4. nonetheless it is prudent to acquire some few essential results related to integrality, such as noether's normalization lemma, cohen seidenberg's going up and down theorems, and hilbert's nullstellensatz.

Indeed those three results are provided in the first few pages of mumford's famous "red book" of algebraic geometry. Hence as a minimum I recommend reading those pages closely.

It is also recommended to have available supplementary sources for both algebra and geometry, such as miles reid's undergraduate commutative algebra (in particular his proof of noether's lemma may be more complete than mumford's), and shafarevich's BAG, preferably the first edition. Perhaps also reid's undergraduate algebraic geometry, and mumford's "red book" (originally harvard red, now springer yellow).But the question of whether one can understand algebraic geometry without knowing a lot of algebra is perhaps irrelevant to your personal question of whether you can survive the course at penn without it. for that you must speak to the professor. but even if the professor says "oh of course you can!" i still recommend hedging your bets by acquiring the supplementary sources mentioned above. Good luck!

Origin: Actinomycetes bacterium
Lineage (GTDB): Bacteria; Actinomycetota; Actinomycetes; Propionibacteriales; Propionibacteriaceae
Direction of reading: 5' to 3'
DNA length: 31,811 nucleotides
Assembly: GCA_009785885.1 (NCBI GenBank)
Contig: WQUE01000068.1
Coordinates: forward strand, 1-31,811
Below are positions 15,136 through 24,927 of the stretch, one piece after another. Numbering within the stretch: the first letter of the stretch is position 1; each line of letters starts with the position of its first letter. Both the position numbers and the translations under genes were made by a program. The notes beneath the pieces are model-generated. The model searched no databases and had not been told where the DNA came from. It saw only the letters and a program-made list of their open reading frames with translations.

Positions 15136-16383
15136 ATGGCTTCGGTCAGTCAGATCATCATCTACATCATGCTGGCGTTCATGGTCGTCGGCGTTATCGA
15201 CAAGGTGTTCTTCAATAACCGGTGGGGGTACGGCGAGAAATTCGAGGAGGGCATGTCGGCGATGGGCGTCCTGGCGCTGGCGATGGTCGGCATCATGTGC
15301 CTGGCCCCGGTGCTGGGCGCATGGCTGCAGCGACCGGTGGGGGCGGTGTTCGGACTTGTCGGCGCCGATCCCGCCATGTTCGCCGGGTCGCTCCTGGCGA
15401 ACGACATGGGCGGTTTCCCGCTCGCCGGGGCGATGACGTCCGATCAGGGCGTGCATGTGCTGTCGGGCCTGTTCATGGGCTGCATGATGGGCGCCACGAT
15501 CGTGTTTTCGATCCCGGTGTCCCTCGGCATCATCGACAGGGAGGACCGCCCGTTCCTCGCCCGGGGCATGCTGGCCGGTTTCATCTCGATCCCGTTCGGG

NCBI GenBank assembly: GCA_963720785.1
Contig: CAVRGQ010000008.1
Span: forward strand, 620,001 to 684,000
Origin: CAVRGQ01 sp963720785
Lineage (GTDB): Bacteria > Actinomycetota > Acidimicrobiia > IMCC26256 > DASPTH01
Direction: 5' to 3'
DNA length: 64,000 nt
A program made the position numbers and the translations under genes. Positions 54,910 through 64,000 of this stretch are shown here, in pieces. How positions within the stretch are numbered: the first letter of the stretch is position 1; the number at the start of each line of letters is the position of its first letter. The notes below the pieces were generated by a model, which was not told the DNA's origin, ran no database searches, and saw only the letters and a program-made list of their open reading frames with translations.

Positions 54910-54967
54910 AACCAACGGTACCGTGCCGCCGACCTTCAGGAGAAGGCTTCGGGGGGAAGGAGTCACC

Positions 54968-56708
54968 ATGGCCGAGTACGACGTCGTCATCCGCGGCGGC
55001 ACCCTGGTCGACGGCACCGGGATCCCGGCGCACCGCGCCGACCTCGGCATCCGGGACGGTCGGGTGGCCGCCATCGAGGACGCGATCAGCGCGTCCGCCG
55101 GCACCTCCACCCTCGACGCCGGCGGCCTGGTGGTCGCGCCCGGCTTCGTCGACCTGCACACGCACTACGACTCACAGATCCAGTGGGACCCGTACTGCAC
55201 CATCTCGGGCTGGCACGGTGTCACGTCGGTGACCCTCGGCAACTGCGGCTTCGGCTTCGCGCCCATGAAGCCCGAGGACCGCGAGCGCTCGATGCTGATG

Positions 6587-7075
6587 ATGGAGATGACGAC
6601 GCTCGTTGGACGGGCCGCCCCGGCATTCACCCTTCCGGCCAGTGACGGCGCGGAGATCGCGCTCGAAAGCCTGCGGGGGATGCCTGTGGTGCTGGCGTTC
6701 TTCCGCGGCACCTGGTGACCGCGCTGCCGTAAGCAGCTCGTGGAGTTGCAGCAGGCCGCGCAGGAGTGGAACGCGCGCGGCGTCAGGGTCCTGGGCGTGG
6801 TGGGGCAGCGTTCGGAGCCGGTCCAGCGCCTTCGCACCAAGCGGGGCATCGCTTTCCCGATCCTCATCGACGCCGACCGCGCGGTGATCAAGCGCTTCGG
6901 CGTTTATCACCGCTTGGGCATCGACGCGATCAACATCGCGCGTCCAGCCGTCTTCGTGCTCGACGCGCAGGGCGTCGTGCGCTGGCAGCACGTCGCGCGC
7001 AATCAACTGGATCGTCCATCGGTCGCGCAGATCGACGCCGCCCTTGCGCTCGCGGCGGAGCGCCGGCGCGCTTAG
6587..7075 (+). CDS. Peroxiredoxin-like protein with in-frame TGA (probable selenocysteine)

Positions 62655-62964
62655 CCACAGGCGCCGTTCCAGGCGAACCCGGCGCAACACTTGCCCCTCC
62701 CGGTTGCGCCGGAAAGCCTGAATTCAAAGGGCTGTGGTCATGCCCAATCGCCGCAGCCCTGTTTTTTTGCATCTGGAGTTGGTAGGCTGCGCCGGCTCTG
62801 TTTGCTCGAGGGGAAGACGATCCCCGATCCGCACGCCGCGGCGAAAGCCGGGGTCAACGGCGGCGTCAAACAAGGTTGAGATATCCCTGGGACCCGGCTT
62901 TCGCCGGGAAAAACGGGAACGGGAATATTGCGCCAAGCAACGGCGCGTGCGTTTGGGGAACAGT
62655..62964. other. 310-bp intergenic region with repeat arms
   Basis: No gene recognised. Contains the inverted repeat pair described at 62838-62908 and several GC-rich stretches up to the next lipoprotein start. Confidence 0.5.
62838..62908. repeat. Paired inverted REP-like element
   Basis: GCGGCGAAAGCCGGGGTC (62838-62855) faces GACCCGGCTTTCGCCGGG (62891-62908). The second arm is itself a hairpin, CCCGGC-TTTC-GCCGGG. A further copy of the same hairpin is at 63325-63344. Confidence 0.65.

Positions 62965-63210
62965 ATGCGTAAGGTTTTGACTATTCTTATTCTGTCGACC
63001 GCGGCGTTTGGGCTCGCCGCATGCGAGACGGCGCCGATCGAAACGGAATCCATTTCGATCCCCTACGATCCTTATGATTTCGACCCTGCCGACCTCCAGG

Okay, I will probably go talk to Antonella Grassi about it, as she's teaching it next semester. From what I see here it seems like it should be doable though. Thanks for the advice.

good plan. please let us know what she says. it will help us advise others.

## 1. What is the minimum level of math required for algebraic geometry?

The minimum level of math required for algebraic geometry is typically multivariable calculus and linear algebra. Some familiarity with abstract algebra, particularly with rings and fields, is also helpful.